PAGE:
The New York ‘Post’: A Psycho’s Best Friend
Perhaps you, like us, read the Post’s lengthy interview with fake fireman/sexual assailant Peter Braunstein this past weekend, in which he expresses regret about not killing his ex-girlfriend Jane Larkworthy and details a murder fantasy about New York reporter Vanessa Grigoriadis? And perhaps you, like us, asked yourself this: Isn’t it kind of weird and creepy that the Post sent a reporter to spend three days at the Clinton Correctional Facility indulging the murderous woman-hating fantasies of an avowed psycho? And isn’t it kind of strange and sick-making that they named the people he fantasizes about killing and furthermore put them in big puffy pull quotes? Wouldn’t it be awful, if you were one of those people, to read someone’s death fantasy about you in the paper?
And finally, of particular interest to us: Isn’t this the paper that recently allowed a reporter to air his own weird rape fantasy about Grigoriadis? We decided to ignore that at the time, since it was such an obvious and egregious error in judgment. (One which others were happy to point out rather forcefully.) Since there’s no news hook to the most recent story (Braunstein is two years into his prison sentence which is scheduled to last another sixteen), we can only assume they’re just exploiting the gruesome details for shock value. Which, well, duh, it’s the Post; there’s a reason people spend 25 cents on it. But at this point, we have to wonder if the Post’s editors have spent so long playing up to their rough-hewn, hard-drinking image that they’ve lost all sense of perspective.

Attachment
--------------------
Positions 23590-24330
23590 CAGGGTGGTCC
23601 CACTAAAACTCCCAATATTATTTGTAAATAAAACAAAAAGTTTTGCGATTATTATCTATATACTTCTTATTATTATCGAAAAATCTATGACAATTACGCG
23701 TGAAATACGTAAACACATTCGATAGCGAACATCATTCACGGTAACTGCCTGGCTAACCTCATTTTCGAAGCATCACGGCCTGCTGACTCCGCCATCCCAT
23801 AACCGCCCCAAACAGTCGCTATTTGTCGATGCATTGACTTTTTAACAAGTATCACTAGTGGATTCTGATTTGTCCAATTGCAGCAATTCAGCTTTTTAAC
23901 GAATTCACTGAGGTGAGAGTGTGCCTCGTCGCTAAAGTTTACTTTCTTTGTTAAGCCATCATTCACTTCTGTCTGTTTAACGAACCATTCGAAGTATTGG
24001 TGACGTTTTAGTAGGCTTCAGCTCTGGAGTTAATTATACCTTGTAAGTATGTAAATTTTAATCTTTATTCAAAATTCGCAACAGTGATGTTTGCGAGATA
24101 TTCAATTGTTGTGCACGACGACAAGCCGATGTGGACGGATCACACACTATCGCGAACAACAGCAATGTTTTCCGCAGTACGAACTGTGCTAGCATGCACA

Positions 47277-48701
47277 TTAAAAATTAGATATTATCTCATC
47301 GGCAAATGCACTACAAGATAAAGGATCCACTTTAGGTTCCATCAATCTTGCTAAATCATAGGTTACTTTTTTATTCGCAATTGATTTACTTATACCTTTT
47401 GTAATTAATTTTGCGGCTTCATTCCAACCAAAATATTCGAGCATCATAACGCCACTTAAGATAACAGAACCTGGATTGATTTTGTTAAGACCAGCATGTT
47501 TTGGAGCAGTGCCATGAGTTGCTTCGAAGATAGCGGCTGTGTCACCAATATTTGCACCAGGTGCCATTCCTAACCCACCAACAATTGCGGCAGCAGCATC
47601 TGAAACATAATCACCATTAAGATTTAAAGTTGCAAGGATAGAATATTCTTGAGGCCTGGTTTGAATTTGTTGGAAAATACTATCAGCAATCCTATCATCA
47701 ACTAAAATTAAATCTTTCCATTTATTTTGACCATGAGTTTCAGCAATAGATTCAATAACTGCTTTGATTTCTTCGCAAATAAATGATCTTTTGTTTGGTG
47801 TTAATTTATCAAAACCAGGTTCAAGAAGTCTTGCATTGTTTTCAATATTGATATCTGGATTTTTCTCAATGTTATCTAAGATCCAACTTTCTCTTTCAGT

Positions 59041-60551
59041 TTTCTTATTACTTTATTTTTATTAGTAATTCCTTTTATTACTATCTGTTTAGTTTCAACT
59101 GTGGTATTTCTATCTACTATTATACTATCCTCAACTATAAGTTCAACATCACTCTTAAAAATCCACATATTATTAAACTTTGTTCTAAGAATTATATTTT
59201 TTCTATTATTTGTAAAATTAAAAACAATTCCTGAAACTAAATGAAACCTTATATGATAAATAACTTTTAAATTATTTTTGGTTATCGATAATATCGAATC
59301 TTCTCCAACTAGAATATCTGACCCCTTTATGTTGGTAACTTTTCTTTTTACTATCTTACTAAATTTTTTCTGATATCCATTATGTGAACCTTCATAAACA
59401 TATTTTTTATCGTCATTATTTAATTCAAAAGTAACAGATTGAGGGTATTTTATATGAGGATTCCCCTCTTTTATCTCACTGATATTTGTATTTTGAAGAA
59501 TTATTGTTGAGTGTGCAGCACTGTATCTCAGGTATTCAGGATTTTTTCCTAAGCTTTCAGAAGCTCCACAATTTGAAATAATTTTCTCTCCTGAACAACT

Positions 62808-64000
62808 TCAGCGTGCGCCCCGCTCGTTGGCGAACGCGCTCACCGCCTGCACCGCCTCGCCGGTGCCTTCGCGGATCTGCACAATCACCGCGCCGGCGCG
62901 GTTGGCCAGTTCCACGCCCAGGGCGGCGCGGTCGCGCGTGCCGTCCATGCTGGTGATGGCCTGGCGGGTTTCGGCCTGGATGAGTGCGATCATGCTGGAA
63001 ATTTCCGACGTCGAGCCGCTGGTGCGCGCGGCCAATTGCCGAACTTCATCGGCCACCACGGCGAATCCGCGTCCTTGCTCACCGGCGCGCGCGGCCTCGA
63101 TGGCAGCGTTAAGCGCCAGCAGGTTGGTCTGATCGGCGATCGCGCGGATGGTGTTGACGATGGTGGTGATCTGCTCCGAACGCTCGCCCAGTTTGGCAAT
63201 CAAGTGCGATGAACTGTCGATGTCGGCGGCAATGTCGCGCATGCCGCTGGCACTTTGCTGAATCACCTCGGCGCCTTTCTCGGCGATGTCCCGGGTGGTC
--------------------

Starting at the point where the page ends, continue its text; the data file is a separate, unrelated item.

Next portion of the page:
A Second Life for Regan’s ‘7’Judith Regan may be gone from the publishing world (at least for now), but her projects live on (at least for now). Last we heard about her orphaned volumes of controversy, an attention-seeking Canadian publisher was proclaiming its interest in bringing out O.J.’s confession. (Not, you know, that anyone asked, or that they held rights to it.) Today’s news, buried as a squib in the Times, is that Lyons Press, a division of Globe Pequot, has agreed to publish 7: The Mickey Mantle Novel, another controversial project from the late-Regan period. The pub date has yet to be announced, and the print run is pegged at 250,000. “I think all the negative publicity came from people who haven’t read it,” Gene Brissie, Globe Pequot’s associate publisher, told the Times, perhaps a touch aggressively. Of course, as New York’s Vanessa Grigoriadis reported a few weeks ago, the Mantle book — and not the disastrous O.J. project — is what really got Regan fired from HarperCollins. So we can imagine why Brissie would be playing a strong defense.
7, Mantle Novel, Finds a Publisher [NYT]
Even Bitches Have Feelings [NYM]